The hardware used to detect an energy pulse according to the present invention may include very simple and inexpensive components. For example,
A detector 10 may be designed to detect various forms of energy including any electromagnetic (EM) energy such as light or radio-frequency (RF) energy, and also sound. The basic function of the detector 10 as shown in
Another feature of the present invention is the fact that the distal end 20 of the energy coupler 12 is directional. As described below in reference to
The present invention enables a system including an array of detectors 10, each detecting simply a threshold level of energy from a given field of view, as described above, to both locate an energy pulse source in three dimensional (3-D) space and to determine the intensity and the initiation time of the pulse.
Following are three sections providing detailed descriptions of the techniques of the present invention. The first section (A) provides a mathematical model of the detectors 10 according the present invention. The next section (B) describes a graphical solution for determining the location of an energy pulse in space and also illustrates the concept of temporal triangulation. The last section (C) describes an analytical mathematical solution for employing the techniques of the present invention to locate the source and determine the intensity of an energy pulse in 3-D space.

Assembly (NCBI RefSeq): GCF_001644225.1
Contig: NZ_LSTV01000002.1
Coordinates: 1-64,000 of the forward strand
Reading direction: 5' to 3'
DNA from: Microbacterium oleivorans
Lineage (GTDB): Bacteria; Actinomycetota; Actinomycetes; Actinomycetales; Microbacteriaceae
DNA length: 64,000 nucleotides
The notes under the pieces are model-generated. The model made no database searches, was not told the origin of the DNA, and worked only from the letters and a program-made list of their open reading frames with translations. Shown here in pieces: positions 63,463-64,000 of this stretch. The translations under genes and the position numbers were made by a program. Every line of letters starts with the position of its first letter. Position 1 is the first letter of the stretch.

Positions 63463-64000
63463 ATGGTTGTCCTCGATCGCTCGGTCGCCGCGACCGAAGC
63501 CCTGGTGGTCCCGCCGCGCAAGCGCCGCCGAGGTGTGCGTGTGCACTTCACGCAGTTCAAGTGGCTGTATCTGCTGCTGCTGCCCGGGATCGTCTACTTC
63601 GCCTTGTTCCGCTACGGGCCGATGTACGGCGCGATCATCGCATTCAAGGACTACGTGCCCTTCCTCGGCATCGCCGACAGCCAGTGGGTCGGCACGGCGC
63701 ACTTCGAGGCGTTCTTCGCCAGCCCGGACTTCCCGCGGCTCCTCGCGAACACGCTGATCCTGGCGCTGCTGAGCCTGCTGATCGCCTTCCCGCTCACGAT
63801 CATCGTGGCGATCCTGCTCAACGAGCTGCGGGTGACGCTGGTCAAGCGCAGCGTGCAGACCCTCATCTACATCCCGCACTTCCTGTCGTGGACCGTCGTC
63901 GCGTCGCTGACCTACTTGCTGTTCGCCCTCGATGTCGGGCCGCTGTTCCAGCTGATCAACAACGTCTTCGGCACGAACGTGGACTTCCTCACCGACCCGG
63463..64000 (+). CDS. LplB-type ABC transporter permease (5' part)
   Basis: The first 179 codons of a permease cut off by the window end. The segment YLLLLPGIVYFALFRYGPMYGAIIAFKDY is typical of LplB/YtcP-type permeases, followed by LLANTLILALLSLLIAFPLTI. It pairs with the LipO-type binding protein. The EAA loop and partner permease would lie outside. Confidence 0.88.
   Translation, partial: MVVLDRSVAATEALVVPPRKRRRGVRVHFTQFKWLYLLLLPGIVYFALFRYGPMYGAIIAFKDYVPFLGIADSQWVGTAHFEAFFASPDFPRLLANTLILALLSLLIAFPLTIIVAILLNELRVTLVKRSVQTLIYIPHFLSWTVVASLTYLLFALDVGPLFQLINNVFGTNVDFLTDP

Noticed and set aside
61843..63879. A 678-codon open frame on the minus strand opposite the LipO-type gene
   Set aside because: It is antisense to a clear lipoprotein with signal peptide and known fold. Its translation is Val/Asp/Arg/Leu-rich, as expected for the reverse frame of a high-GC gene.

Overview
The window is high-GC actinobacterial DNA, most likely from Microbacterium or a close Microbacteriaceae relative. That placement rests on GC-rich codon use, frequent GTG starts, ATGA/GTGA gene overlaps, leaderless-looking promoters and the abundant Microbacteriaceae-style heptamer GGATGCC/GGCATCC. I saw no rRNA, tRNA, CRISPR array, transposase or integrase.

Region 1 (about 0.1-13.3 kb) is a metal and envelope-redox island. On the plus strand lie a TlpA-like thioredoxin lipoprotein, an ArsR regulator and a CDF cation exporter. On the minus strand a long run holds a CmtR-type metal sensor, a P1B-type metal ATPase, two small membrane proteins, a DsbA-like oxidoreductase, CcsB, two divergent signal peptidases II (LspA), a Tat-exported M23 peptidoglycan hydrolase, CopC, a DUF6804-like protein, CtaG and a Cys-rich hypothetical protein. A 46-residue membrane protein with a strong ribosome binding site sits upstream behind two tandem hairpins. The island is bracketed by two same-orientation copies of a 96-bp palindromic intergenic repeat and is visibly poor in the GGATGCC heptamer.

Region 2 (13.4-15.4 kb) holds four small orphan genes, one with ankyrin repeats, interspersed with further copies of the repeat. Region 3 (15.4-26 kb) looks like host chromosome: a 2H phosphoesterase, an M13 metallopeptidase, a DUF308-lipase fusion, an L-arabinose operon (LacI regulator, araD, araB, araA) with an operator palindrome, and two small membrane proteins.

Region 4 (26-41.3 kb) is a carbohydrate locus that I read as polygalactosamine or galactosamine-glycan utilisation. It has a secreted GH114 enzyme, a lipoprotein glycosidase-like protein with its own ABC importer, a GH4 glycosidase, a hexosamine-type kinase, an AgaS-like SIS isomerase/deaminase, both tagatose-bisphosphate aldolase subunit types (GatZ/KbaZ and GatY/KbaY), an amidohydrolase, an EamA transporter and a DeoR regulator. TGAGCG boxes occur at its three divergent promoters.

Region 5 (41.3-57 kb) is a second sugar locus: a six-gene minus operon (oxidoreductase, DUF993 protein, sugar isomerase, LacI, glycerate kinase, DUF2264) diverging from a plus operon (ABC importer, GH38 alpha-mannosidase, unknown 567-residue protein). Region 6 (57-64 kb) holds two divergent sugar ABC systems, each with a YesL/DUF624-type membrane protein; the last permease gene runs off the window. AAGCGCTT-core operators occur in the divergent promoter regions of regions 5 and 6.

(A) Mathematical Model of Detectors